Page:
The Disadvantages of Renting a Home

Renting may fit some lifestyles, but there are drawbacks.

Renting may fit some lifestyles, but there are drawbacks.

You generally need to either rent or own your housing. While each has its benefits, there are some disadvantages of renting a home. You often have limited ability to control or predict your housing costs as rent may rise, you can be at the mercy of a landlord to get maintenance done, you might find yourself losing your housing when your lease is up, and you aren't building equity the way you would paying a mortgage. On the other hand, you usually aren't responsible for doing maintenance yourself, and you can often leave more easily.

The Cost of Renting

If you rent an apartment or a standalone house, you'll have to make a monthly rent payment to your landlord for the privilege of living there. Unlike with a mortgage payment, where you are gradually paying off a loan for the home you own and live in, this rent payment doesn't buy you anything except the right to stay in the home for another month.

Additionally, depending on the terms of your lease and the laws where you live, your rent may go up over time. This means it's difficult to fully predict and plan for your housing expenses beyond the current term of your lease. While some jurisdictions do have rent control laws that say how much your rent can rise, many do not, leaving you at the mercy of your landlord and the market.

Relying on Your Landlord

If your landlord is responsible and easy to reach, it can be helpful as a tenant to not have to be in charge of maintenance, whether that means doing repairs, dealing with contractors or paying unexpected costs as things break down. But if your landlord isn't great at fixing things or taking care of them speedily, this can be a downside over owning your own home and being able to take care of things when they break using your skills or contractors of your choice.

It's often difficult to know before you move into a new place whether the landlord will stay on top of maintenance, and even if your landlord is good, buildings can change hands or other factors can impact your landlord's ability and desire to do prompt maintenance.

Housing Stability In a Rental

Another risk with a rental dwelling is that your landlord will usually have the ability to end your lease when it expires or simply give you a month's notice if you are renting month-to-month. This means that you may end up having to find a new place to live unexpectedly, incurring moving costs and having to deal with the stress of moving and the task of finding a new place to live.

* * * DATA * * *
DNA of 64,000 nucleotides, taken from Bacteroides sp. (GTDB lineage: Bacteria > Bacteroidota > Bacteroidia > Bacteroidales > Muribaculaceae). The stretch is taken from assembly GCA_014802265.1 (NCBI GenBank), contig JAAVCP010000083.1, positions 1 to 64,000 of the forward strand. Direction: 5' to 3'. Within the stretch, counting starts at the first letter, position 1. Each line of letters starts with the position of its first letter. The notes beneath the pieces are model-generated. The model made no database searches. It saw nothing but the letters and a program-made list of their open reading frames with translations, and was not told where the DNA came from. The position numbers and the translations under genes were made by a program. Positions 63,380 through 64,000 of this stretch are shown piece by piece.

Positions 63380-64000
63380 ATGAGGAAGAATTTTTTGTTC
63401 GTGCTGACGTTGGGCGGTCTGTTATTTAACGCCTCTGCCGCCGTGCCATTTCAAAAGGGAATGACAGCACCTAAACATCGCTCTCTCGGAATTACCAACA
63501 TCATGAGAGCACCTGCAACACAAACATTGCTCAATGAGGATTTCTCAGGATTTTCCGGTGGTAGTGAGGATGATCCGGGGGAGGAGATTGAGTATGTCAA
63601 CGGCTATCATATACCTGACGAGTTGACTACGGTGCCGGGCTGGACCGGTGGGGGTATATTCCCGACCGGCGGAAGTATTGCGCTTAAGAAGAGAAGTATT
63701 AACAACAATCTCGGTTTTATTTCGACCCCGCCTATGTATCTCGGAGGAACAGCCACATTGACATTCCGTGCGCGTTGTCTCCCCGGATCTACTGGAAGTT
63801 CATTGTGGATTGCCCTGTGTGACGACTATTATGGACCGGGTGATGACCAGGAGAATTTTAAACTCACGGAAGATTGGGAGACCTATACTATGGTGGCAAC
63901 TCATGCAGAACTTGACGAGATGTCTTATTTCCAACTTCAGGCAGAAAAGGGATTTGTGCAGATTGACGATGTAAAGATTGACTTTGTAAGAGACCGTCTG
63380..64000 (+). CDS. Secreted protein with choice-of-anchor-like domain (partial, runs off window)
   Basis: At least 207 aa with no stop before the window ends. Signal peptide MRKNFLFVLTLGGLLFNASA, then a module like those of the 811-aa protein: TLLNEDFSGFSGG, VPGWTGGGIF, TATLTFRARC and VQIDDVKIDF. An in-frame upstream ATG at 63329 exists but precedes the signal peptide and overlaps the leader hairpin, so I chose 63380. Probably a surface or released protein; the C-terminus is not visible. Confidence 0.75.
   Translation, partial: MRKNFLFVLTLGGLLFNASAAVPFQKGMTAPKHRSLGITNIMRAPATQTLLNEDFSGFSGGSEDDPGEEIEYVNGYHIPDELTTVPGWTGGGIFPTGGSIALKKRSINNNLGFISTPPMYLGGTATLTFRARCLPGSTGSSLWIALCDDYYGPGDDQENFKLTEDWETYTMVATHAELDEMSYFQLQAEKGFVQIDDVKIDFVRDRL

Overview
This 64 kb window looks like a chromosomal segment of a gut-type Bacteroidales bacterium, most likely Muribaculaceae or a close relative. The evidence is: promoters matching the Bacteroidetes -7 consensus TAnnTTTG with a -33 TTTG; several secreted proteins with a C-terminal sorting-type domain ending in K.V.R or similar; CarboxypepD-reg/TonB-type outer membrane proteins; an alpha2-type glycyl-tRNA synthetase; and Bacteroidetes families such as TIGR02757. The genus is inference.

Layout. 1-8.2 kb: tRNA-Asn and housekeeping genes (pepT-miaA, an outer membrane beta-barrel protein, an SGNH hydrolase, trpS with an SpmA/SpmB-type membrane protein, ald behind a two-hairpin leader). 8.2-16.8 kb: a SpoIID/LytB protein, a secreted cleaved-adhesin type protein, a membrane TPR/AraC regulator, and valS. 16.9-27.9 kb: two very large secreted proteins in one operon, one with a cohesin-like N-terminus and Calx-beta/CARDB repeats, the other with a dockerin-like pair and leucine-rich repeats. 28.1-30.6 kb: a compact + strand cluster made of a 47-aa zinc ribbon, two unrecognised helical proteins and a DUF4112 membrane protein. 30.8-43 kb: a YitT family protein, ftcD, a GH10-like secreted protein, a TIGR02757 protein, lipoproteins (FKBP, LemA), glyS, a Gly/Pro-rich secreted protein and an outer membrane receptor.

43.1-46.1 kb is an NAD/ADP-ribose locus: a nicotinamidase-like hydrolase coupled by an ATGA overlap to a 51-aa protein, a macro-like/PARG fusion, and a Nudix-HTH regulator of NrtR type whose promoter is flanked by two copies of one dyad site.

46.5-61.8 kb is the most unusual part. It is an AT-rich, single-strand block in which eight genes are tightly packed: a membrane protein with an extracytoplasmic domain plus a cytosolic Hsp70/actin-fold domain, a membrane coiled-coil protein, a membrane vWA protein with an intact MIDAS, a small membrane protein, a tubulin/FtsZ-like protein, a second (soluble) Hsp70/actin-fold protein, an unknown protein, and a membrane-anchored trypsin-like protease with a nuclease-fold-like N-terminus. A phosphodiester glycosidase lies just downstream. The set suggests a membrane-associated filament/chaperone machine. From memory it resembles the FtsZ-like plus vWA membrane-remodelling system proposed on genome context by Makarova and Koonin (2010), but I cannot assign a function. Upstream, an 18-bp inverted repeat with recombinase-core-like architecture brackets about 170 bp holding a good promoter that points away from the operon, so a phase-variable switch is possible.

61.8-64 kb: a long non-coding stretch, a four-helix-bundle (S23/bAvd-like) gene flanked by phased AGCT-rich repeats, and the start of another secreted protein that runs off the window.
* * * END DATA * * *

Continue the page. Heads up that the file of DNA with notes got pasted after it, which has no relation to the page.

Some places have laws making it harder for your landlord to kick you out arbitrarily, but there usually are some provisions that will make it possible to ask you to leave legally. In general, it's a good idea as a renter to know your local tenant protection laws and where to research any questions you may have.

On the other hand, it's often easier to walk away from a rental than from a property you own, whether you need to move for work or personal reasons or simply want to move into a new place.

Option to Purchase Clause

In some cases, you may be able to sign a residential lease agreement with an option to purchase your home from the landlord. This can be a good way to try out living in a new place with the ability to shed some of the disadvantages of renting in the future. Make sure you understand the terms of this clause and the rest of your lease, and consider talking to a lawyer if you have any questions.

Video of the Day

Brought to you by Sapling
Brought to you by Sapling
 

About the Author

Steven Melendez is an independent journalist with a background in technology and business. He has written for a variety of business publications including Fast Company, the Wall Street Journal, Innovation Leader and Ad Age. He was awarded the Knight Foundation scholarship to Northwestern University's Medill School of Journalism.

Photo Credits

  • Jupiterimages/Creatas/Getty Images